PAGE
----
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How can I ensure I will not be brought to court for letting go a problem employee?


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Confronting problem employees can be very stressful; however, failing to address an employee's inappropriate behavior jeopardizes patient safety, interferes with staff morale, and increases liability for both you and the hospital. Even when you have extensive documentation that an employee is incompetent or endangers patient safety, the decision to terminate an employee carries legal risks. Therefore, to avoid liability in a wrongful termination lawsuit, you must be able to show the court that your decision to terminate the employee was based on legitimate, objective data.

Here are a few ways to help accomplish this.

Remain consistent and take fair disciplinary actions: You cannot pick and choose which employees to discipline. If you regularly allow some employees to engage in certain behaviors and then fire other employees for the same conduct, you are setting yourself up for a lawsuit. To be honest and fair, first ensure that your employees know the disciplinary policies you enforce on your unit. By approaching employee discipline in an open and consistent manner, your hard working, competent employees know they won't be fired on a whim.

Employee evaluation: The yearly employee evaluation is your first line of defense in identifying and addressing competency issues with your nursing staff. When consistently implemented by the nurse manager, a sound evaluation system identifies issues before they negatively affect patient care. Also, by implementing the following steps, nurse managers can increase the effectiveness of employee evaluations:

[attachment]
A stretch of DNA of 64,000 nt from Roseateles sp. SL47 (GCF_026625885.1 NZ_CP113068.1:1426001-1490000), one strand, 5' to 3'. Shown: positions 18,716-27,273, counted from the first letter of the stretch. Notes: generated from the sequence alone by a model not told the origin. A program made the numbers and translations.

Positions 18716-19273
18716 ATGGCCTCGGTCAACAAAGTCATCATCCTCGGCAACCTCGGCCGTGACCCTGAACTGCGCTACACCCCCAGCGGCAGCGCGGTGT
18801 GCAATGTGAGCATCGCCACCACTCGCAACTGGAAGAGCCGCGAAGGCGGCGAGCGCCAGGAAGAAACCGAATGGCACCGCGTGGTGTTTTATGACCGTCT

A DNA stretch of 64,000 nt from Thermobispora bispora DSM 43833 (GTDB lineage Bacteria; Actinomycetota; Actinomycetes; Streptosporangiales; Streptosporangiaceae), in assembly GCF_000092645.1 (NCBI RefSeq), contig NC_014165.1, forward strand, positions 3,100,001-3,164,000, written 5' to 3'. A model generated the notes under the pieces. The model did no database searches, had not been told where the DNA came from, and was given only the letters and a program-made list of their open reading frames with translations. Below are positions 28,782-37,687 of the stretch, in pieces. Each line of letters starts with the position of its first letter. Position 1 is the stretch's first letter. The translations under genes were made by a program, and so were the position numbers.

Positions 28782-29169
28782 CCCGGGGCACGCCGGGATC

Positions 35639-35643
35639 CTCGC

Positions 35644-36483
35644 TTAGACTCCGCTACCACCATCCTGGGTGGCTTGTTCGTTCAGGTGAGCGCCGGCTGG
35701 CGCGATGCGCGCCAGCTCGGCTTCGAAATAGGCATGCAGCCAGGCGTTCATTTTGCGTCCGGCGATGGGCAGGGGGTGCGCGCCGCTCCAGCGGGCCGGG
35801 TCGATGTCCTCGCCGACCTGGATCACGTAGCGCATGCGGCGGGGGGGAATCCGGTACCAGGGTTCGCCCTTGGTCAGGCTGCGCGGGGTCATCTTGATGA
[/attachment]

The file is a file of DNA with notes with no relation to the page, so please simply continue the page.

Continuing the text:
• Continually observe and document performance: An effective employee evaluation tells the entire story by documenting the nurse's performance for a year. This means you must observe and record each nurse's performance throughout the year—not just in the few weeks before the employees' evaluation.
  • Prepare and deliver the performance evaluation carefully: Prepare each yearly performance evaluation as if it were a legal document. Support your documentation with concrete examples of how the employee did, or did not, meet a specific responsibility. When meeting with employees to discuss evaluations, always be respectful.
  • Follow up when competency issues are identified: If the performance evaluation identifies that a nurse does not possess the skills to operate within the standard of care, you must retrain the employee. After retraining has occurred, evaluate the nurse's job performance to determine whether skill levels have risen to meet acceptable standards. If they have, document this information, and return the employee to his or her duties. If they have not, continue the remediation process established in your employee policies and procedures.

If, after you completed all steps of the remediation process, the employee still cannot meet an objective, accepted standard, then the employee must be removed from patient care. For some positions, this means the employee must be terminated from employment.

Dinah Brothers, RN, JD

(March 2010)